'œKeller's use of primary documents and astute scholarship shines through in this splendid work designed for professionals and advanced researchers.'' Political Science Quarterly
'œThese are broad issues that students of early Soviet Central Asia will have to grapple with as more works follow this pioneering study and benefit from the valuable contribution it makes to our understanding of a crucial period of modern Central Asian history.'' The Russian Review
'œThis substantial scholarly work traces the evolution of Tsarist Russian and Soviet policy toward Islam in Central Asia, especially the republic if Uzbekistan...Anyone who wants to understand the impact of Tsarist and Soviet policy on the place of Islam in Central Asian society should read this book.'' Middle East Journal
'œ[A] major contribution to the field of modern Central Asian studies, and also to the modern history of the Islamic world.'' The American Historical Review
This item was reviewed in:
Choice, February 2002
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Summaries
Unpaid Annotation
The clash between Communism and Islam in the Soviet Union pitted two socio-political systems against one another. This study examines the first decades of the struggle in Central Asia (1917-1941), where an ancient religious tradition faced an aggressive form of secular modernity. The Soviets attempted to break down Muslim culture and remold it on Marxist-Leninist lines. Central Asians played complex roles in this effort, both defending and attacking Islam, but mostly trying to survive. Despite Stalin's totalitarian aims, the Soviet regime in Central Asia was often weak even into the 1930s, and by 1941 the opposing systems had reached a standoff.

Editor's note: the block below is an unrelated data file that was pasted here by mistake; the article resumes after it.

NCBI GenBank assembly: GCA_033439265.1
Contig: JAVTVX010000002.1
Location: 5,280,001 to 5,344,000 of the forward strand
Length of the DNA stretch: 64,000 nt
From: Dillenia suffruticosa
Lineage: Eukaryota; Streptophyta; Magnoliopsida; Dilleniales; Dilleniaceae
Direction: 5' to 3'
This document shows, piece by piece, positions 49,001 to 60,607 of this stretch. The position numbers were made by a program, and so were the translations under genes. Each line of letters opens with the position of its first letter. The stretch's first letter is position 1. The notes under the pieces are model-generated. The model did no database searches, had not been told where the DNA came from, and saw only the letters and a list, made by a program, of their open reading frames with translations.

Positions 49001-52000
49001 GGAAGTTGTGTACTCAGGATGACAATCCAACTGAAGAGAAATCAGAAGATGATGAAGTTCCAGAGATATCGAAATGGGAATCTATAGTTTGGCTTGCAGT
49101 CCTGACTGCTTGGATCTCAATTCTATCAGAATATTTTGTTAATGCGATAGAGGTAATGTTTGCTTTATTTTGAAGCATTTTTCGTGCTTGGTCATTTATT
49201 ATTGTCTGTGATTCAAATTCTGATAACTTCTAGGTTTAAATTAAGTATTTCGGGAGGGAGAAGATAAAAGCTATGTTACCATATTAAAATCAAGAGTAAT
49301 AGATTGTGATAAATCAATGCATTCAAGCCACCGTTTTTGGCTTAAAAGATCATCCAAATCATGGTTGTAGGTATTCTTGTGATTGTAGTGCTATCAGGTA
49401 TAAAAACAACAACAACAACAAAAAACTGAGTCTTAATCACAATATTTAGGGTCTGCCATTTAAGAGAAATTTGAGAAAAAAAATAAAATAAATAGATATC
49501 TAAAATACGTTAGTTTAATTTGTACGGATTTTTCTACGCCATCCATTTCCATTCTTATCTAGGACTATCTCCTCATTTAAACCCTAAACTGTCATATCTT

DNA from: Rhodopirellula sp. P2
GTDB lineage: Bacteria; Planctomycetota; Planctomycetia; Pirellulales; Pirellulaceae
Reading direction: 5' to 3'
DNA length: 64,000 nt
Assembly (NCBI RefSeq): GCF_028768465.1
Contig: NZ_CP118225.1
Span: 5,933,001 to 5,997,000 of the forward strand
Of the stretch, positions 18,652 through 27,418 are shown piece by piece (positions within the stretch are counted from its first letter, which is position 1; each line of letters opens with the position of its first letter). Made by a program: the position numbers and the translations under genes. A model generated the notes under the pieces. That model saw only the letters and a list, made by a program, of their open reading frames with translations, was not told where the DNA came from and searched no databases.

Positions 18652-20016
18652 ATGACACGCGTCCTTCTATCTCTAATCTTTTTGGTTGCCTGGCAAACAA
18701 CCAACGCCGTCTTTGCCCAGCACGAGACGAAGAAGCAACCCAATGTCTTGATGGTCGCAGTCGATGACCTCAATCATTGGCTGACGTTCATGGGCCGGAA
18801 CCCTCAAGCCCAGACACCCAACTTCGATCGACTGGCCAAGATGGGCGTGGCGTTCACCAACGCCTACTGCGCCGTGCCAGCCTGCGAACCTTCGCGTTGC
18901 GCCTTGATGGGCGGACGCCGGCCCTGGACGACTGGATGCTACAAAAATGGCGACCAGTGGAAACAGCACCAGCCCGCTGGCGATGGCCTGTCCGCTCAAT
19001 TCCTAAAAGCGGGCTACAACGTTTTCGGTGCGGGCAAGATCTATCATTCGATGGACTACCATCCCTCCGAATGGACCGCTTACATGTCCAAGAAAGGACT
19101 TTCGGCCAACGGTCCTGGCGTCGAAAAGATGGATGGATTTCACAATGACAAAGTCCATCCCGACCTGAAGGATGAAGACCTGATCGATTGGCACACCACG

Long Description
The clash between Communism and Islam in the Soviet Union pitted two socio-political systems against one another, each proclaiming ultimate truth. This study examines the first decades of the struggle in Central Asia (1917-1941), where an ancient religious tradition faced an aggressive form of secular modernity. The Soviets attempted to break down Muslim culture and remold it on Marxist-Leninist lines. Central Asians played complex roles in this effort, both defending and attacking Islam, but mostly trying to survive. Despite Stalin's totalitarian aims, the Soviet regime in Central Asia was often weak even into the 1930s, and by 1941 the opposing systems had reached a standoff. The Communist Party pursued the destruction of Islam in stages, which reflected the development of Soviet political strength. The party developed propaganda that both attacked Islam and extolled the new Soviet culture. However, the entire process was plagued by inefficiency, ignorance, and disobedience. By 1941, the Communists had inflicted tremendous damage, but customs such as circumcision, brideprice, and polygyny had merely gone underground. Central Asians had not exchanged the fundamental identity of Muslim for Marxist-Leninist. Keller utilizes documents from Moscow and Tashkent, including the now-closed former Communist Party Archive of Uzbekistan.